I like how the sunlight catches his eyebrows and eyelashes in strange glints of light, like tinsel.
On my walks, I notice that as last week's flowers fade, new ones have bloomed.
For instance, I am not sure that the green fruit that I characterized as "service berries as big as cherries" is actually the same as the tiny service berries that are now ripe and red. The leaves on that tree are so much bigger than the leaves on the service berry bush, and the green fruit reminds me a little of the mystery fruit on our mystery tree.
It's definitely looking very plum-like now. My friend Martyn's suggestion that this tree is related to the sloe or the blackthorn seems to be bearing out. But the service berries as big as cherries are still green as green can be, and the leaves on their tree are much bigger than those on the mystery tree. If Bow and I had been living in the wild all our lives, we would not be so mystified by the local vegetation. We would know the name of every fruit in the garden on Eden.
But instead, we know how to read and write. We have eaten of the tree of knowledge, and this makes us less knowledgeable in matters involving common sense and life and death. Can Bow ever be allowed to live with a mate in our wild savanna of a pasture? Can they be allowed unlimited and unfettered access to the trees and shrubs and wildlife, as long as they are contained therein? What would limit their reproductive activity so that they would not overpopulate their five acre island?
Two days ago, the big news for chimpanzees in America was that "captive" chimpanzees have been added to the endangered species list.
I heard about this at first through HSUS, an organization that under the guise of protecting animal welfare gets laws passed to ban private ownership, like the one that got that lion killed by the state in Ohio recently. So I was very concerned when I first heard the news, and I wanted to know what this listing means for domestic chimpanzees. As far as I can tell, though, it merely limits invasive procedures on chimpanzees without getting a permit, and all in the name of conserving the species. So I guess that means no more neutering of male chimps, no vasectomies or hysterectomies in order to limit population growth? Sanctuaries are now going to have to let chimps breed freely, even if it means running out of resources to feed them?
I'm betting it does not mean that, even though logically that's what you'd expect. Federal laws are usually labeled one thing, but they mean something else entirely. Take the Patriot Act or the Freedom USA Act or whatever they are calling it today. Listing domestic chimpanzees as an endangered species has probably got nothing to do with making sure that chimpanzees continue to be fruitful and multiply and fill the earth on our side of the ocean. It probably is an excuse to cut funding and curtail research and make sure that in another century there will be no American chimpanzees at all. It may even be used as an excuse to confiscate private chimpanzees and send them to sanctuaries where they will live out their natural existence without bringing forth another new soul to feed.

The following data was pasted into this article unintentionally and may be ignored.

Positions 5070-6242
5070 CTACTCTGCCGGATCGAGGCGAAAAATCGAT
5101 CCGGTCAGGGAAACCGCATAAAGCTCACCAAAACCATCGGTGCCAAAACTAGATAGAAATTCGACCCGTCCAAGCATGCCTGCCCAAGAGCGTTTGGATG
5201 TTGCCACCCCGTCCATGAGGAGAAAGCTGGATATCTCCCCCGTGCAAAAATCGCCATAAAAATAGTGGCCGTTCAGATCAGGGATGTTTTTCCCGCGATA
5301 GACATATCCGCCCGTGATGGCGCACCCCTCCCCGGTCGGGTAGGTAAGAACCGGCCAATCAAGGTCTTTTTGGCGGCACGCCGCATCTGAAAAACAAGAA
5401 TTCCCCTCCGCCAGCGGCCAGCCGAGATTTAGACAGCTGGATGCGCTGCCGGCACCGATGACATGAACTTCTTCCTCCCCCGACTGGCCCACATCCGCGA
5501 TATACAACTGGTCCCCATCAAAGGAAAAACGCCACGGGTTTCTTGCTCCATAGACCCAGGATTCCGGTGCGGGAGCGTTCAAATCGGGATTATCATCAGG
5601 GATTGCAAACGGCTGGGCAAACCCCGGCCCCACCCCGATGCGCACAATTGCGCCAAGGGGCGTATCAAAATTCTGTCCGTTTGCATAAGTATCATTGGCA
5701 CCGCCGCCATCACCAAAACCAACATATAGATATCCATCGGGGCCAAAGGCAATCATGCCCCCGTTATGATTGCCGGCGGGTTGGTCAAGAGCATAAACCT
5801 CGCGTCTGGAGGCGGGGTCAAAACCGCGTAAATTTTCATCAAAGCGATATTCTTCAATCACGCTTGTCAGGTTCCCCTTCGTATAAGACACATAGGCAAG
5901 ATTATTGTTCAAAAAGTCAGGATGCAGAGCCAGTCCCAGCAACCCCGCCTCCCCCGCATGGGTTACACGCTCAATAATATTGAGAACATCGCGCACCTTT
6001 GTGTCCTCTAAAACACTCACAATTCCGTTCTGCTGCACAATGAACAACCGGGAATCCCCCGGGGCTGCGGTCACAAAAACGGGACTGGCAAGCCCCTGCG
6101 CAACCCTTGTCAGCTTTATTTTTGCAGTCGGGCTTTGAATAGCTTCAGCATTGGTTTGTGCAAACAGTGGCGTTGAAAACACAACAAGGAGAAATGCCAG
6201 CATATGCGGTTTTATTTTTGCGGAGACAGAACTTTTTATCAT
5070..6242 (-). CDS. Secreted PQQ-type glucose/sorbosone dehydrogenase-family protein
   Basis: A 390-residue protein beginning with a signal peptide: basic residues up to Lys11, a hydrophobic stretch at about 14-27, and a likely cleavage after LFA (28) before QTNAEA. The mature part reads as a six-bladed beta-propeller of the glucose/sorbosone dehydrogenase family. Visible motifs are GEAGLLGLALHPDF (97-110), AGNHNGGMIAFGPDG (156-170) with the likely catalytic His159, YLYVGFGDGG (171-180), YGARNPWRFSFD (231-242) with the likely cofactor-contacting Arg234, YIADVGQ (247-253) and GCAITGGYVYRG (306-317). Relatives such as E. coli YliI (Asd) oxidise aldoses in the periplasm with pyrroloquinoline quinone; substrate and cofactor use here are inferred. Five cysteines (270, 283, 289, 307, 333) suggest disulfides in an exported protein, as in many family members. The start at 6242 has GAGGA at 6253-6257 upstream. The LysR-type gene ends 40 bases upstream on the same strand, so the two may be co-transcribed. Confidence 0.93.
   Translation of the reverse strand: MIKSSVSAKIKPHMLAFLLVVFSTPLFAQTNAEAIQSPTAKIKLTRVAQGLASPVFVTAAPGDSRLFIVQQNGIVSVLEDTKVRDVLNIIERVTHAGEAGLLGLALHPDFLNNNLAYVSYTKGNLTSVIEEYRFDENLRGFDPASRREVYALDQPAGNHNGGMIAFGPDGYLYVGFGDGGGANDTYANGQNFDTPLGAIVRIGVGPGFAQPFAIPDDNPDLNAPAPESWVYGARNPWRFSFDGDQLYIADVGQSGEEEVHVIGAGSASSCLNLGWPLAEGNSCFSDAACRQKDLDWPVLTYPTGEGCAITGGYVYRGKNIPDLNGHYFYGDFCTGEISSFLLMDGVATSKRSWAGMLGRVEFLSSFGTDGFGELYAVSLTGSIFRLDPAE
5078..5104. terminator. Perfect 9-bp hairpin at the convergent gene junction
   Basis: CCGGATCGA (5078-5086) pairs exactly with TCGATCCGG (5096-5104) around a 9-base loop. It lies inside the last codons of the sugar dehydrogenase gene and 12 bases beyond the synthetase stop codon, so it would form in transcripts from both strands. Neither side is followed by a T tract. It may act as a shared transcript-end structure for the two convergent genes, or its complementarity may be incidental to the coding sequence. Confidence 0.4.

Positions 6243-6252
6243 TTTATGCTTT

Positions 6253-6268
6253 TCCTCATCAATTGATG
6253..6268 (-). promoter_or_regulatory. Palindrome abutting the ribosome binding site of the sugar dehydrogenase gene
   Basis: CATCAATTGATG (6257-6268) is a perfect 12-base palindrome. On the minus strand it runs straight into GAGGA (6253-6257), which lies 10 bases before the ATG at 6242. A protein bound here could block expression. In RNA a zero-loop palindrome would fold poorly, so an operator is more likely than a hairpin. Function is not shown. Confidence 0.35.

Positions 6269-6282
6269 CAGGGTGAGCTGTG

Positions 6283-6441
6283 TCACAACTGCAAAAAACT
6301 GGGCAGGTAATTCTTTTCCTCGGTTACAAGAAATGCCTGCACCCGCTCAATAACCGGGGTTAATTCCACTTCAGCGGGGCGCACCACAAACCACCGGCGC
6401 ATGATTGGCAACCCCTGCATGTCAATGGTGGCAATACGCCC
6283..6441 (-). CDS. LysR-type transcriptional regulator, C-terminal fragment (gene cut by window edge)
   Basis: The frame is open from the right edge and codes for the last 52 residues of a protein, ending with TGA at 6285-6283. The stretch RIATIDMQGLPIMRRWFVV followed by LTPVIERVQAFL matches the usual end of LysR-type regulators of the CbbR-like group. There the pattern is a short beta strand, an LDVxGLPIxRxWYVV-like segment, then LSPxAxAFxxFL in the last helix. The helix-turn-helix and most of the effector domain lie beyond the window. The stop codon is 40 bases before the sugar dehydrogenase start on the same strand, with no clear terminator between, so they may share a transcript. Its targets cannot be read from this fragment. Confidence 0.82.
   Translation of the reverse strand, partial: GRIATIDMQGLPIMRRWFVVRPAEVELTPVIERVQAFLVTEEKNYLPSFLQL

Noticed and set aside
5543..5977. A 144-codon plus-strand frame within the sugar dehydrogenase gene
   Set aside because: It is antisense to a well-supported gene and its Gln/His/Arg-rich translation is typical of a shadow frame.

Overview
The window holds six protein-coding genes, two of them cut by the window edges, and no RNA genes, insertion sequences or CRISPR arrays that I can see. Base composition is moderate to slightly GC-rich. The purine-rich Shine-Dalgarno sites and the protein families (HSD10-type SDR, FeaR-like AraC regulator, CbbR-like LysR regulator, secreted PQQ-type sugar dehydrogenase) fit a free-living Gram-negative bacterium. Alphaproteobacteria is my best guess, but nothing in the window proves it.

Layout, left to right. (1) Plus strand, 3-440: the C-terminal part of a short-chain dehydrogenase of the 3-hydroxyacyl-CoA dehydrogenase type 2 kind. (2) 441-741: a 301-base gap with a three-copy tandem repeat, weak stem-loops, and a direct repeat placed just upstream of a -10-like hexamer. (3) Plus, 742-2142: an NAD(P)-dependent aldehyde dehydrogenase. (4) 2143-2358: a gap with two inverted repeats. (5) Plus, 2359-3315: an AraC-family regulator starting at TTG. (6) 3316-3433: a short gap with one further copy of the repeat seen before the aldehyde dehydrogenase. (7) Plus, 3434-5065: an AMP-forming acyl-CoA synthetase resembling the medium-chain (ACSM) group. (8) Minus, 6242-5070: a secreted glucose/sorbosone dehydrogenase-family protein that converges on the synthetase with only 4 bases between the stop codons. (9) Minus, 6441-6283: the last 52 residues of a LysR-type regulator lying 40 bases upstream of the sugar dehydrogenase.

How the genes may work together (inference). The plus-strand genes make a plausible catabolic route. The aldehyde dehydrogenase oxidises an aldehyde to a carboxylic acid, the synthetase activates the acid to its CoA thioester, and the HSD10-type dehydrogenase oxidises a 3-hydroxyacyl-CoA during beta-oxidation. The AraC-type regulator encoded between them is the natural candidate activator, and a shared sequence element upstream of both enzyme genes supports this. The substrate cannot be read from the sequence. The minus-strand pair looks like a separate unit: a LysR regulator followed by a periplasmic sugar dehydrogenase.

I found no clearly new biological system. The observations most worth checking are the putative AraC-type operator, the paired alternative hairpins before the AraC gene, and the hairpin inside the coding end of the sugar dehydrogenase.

When a species is endangered, it means that it is close to extinction. Two factors play a major role in that: too much dying or not enough procreating. If there is a good supply of new babies who grow to adulthood in every generation, then it does not much matter, for the purpose of species survival, what happens to the adults after they reproduce. For instance, this is why the cow species in the US is not endangered. Out of its own self interest, the beef industry makes sure it never runs out of cows.
But Animal Rights activists are rejoicing at this new change in chimpanzee legislation, and Animal Rights activists are in favor of extinction for American chimpanzees for reasons of "animal welfare."
No chimpanzees in the US, they reason, is better than any chimpanzees here who are not absolutely free. Meanwhile, in Africa they will be extinct very soon. All of this is very tricky, and the general public has no idea what really is going on. I have friends who support HSUS, because they think that organization saves dogs and cats from abusive owners. They still have no idea what fraud is being perpetrated on them.
The situation with chimpanzees and animal rights activists is not that different from the situation with social workers, child welfare laws and child protective services. That is what the musical, The Debt Collector, is about.
It sounds like a good idea to protect children from abusive parents, but the machinery that gets put into place often takes children away from fallible but essentially good parents and places them in dangerous situations with people who are not their parents at all.
Hopefully, whatever is going on with the Endangered Species Act and domestic chimpanzees will not affect Bow and me. I don't plan on doing anything invasive to him. and he's pretty happy where he is.
Someday, though, I would like to be able to get Bow into a more natural environment, where he will have a chance to be fruitful and multiply. It will be good for him -- and by extension for all chimp kind.